One moment I will never forget is when I was shot in a battle in the spring of 2015. But actually I have so many good and bad memories from here. There are many special memories from the operations in which I was involved, especially of the people I got to know, with whom I lived and fought, Kurds, Arabs and internationalists - as well as the friends I made lost during my time here.

Also currently there is a British volunteer who fell on his way home to Great Britain. One of the first to fall was Kosta Eric Scurfield. Do you have any memories of him that you want to share?

Kosta was a great person and a good fighter. I have never met anyone who said a bad word about them. He was a real fighter who is missed by everyone who knew him.

There appears to be a significant number of international volunteers in the YPG. Do you know how many volunteers are here and how many brigades are they in?

Around 500 volunteers have joined the YPG in recent years. Currently there are between 50 and 100. They are usually stationed in Kurdish units, but there are also a few units in the YPG made up entirely of volunteers.

Do you have a message for the UK public?

My message to the British public is: ISIS is not just a problem in Syria and Iraq, it is a problem for everyone in the world. We have to become aware of what is happening in the places where IS is active and do something before the danger stands on our doorstep.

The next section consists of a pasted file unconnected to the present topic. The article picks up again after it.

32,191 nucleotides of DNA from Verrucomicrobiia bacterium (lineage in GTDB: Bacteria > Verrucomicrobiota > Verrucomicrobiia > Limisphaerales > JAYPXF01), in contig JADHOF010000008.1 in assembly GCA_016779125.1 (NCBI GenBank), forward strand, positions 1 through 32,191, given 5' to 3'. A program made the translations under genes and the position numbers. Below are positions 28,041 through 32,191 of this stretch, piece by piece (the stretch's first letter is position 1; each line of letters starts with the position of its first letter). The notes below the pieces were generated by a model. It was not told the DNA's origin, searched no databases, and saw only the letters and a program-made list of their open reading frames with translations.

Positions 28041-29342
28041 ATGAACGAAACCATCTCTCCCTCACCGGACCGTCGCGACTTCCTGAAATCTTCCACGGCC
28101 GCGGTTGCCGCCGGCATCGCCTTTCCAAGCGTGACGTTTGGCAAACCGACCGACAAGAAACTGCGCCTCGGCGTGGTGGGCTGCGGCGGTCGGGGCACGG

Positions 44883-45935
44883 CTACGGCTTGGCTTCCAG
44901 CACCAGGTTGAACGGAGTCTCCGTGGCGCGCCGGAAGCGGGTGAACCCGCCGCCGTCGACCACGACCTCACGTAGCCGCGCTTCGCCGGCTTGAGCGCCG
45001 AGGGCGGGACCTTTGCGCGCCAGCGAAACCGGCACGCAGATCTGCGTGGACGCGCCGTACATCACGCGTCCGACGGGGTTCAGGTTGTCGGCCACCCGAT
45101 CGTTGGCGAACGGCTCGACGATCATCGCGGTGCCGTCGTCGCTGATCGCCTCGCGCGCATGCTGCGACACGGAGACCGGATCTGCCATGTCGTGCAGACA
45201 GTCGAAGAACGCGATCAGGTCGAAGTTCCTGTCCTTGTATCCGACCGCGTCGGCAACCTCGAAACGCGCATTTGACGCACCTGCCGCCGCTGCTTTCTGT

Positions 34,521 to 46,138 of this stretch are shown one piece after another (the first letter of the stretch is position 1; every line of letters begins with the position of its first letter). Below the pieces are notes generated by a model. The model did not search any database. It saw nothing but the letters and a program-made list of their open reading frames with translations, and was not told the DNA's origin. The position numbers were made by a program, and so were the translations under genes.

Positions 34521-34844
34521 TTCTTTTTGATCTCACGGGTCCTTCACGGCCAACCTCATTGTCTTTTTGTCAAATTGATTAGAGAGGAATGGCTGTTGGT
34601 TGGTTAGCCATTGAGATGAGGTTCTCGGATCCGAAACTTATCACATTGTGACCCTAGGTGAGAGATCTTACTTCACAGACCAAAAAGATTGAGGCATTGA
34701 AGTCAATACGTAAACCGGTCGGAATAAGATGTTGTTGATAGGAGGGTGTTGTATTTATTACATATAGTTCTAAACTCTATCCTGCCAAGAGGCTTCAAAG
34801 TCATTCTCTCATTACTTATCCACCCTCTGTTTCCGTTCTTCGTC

Do you have a message for the Kurdish youth?

I would like to say to the Kurdish youth, no matter where you live in this world, you are Kurdish and always will be. You have to learn the Kurdish languages ​​and defend your culture and identity. I don't think everyone has to come here to fight, not everyone can. There are many things that can be done to help, such as raise funds and raise awareness about the struggle for freedom. I greet all those who want to fight. There's no reason why you can't do the same thing that we foreign volunteers do. Come to Rojava, stay for half a year, gain experience and make up your own mind.

What do you think of the arms deal between Theresa May and the Turkish state last week, in addition to the previous arms deal of £ 350 million over the past two years?

I think people are serving as a disgusting reason for the UK government and especially Theresa May. The only thing they worry about is money, they don't worry about the future of England, nor about the welfare and stability of the Middle East. The people who elected these parasites to office should give serious thought to their legacy and the future that they will give to their children.

Which parts of Rojava have you already seen during your fights?

I was already everywhere in the canton of Cizîrê, in Tel Hamis, Tel Tamer, Abdulaziz, the south of Abdulaziz, al Hawl and the first areas in the north of Raqqa during the ongoing operation.

Finally, would you like to say a few words about the British volunteer Ryan Lock, who died fighting ISIS?

I met Ryan in Silêmanî before he went to Rojava. He was a great guy, he had honorable intentions, like many of us he wanted to help people and fight the evil, ISIS.